Mixed reactions trail Nigeria’s exit from recession

Yemi Kale
Yemi Kale

Amid government celebration of Tuesday’s announcement by the National Bureau of Statistics, NBS, that Nigeria’s economy had officially exited recession, a civil society group has called for restraint and efforts geared towards a more sustainable growth.

The Minister of Budget and National Planning, Udo Udoma, said on Wednesday that the NBS’ report on the recovery of the country’s economy from recession was an indication that government’s various economic policies under the Economic Recovery and Growth Plan, ERGP, to reflate the economy was yielding fruits.

The latest NBS’ National Gross Domestic Product, GDP, Report for the Second Quarter of 2017 released on Tuesday showed the GDP grew by 0.55 per cent (year-on-year) in real terms, an indication the country’s economy was gradually pulling out of recession after five consecutive quarters of contraction since the first quarter of 2016.

The statistics agency said the GDP growth was about 2.04 per cent higher than the rate recorded in the corresponding quarter of 2016 (–1.49 per cent) and higher by 1.46 per cent from the rate in the preceding quarter (revised to –0.91 per cent from –0.52 per cent).

On a quarterly basis, the NBS said real GDP grew by 3.23 per cent, with aggregate GDP for the period at N26.99 trillion in nominal terms, compared to N23.55 trillion in the second quarter of 2016, resulting in a Nominal GDP growth of 14.6 per cent.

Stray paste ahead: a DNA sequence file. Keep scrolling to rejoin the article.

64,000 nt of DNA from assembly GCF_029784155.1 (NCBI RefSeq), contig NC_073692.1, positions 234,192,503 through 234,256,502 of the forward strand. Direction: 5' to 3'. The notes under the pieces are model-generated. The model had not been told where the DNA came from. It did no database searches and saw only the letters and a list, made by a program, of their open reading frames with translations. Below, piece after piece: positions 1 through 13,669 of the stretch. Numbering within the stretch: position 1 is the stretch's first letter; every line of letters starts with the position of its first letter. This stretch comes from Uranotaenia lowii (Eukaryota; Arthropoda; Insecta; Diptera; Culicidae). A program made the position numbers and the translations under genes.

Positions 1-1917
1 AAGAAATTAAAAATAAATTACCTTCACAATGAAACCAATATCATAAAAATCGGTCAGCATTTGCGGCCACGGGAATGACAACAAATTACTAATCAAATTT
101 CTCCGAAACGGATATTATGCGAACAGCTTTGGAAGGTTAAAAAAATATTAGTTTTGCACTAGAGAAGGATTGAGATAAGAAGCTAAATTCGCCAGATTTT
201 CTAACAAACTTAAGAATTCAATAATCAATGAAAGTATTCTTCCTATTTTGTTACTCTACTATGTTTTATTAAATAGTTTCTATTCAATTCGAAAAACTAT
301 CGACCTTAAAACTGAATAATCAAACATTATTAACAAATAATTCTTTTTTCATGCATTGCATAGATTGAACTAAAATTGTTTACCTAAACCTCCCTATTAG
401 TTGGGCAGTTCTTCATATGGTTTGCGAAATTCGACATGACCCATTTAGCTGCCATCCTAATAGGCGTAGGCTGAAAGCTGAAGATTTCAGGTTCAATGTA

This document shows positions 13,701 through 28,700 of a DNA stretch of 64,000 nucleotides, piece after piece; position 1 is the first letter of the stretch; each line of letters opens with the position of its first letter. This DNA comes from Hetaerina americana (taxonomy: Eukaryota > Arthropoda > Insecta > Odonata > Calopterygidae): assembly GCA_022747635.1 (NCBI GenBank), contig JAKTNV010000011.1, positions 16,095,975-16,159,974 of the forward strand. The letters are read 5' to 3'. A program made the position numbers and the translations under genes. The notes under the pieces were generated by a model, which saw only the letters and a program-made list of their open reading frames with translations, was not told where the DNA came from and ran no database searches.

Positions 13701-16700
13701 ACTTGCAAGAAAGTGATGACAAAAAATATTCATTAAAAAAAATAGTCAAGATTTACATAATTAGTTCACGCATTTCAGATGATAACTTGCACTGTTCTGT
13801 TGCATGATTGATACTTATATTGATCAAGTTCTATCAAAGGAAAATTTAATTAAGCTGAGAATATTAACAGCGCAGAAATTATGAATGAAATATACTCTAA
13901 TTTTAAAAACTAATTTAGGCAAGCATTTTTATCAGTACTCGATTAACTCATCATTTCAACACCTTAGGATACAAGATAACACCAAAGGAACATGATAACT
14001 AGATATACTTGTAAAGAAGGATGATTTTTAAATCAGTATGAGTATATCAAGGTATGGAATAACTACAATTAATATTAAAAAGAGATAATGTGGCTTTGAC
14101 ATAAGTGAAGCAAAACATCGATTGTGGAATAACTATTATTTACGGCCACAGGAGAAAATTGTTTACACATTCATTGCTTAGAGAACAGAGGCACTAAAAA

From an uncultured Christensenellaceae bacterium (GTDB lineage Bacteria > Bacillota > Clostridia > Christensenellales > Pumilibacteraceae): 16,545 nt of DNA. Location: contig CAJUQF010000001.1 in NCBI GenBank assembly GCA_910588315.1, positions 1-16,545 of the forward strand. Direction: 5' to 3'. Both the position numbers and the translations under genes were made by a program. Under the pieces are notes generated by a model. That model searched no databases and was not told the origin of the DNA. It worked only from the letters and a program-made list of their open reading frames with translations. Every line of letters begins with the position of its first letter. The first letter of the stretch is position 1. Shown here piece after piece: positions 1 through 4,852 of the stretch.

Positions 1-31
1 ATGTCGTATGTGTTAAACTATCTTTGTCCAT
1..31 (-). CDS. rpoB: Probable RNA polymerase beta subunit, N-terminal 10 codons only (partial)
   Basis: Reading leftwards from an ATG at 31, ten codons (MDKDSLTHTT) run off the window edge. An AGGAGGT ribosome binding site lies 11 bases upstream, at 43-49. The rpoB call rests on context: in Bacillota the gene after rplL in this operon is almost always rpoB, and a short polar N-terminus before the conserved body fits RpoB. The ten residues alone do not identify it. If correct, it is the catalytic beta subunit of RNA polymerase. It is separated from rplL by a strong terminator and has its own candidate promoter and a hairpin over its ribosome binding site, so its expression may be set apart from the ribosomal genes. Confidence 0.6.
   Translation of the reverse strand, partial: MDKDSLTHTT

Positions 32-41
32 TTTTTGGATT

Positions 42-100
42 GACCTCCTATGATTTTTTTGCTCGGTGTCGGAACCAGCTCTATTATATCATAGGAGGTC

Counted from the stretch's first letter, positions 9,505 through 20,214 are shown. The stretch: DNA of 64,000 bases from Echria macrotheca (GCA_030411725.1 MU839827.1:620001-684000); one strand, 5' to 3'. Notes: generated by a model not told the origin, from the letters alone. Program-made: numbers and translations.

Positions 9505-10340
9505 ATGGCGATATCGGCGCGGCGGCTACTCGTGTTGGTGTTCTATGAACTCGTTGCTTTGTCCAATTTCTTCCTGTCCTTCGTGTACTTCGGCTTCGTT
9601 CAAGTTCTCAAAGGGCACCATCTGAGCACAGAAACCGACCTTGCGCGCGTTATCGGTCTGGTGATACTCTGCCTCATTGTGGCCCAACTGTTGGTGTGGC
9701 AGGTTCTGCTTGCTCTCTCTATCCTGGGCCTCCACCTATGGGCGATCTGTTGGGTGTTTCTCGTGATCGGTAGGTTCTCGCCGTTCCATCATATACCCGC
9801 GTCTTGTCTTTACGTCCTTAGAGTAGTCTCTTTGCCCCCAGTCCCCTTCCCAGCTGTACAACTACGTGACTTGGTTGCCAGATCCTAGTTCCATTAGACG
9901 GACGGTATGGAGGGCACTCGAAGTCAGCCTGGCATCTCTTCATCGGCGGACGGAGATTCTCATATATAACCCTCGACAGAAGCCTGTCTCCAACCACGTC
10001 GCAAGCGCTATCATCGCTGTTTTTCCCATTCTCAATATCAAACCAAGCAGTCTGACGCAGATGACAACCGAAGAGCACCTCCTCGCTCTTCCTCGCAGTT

“That Nigeria has exited recession is a testimony to the fact that government is moving in the right direction economically. This is a confirmation that confidence is returning to the country’s economy,” Mr. Udoma said.

Regardless, the Centre for Social Justice, CENSOJ, said there was nothing celebrate, as the reported growth was not significant enough to justify any celebration.

“In view of the less than one percent GDP growth, stating that Nigeria has come out of recession is more or less like holding onto any available straw of hope,” the group said in a review by its lead director, Eze Onyekpere.

With a population growth rate of 2.7 per cent per annum, Mr. Onyekpere said, the reported GDP growth was not significant, particularly since the country’s economy had been growing consistently by about six percent in the years before the recession.

Rather than roll out the drums for celebration, the group said the report called for a “rolling up of our sleeves for more work.”

CENSOJ said the government should focus more attention on providing increased incentives for improved production and service delivery in all sectors of the economy, while fast-tracking the ease of doing business initiatives and interventions, to boost more investment in critical sectors of the economy.

According to the group, other areas the government must pay attention include mainstreaming the local content policy at all tiers of government; rejigging the Executive Council of the Federation, FEC; and getting more experts and practical men and women to run key sectors of the economy.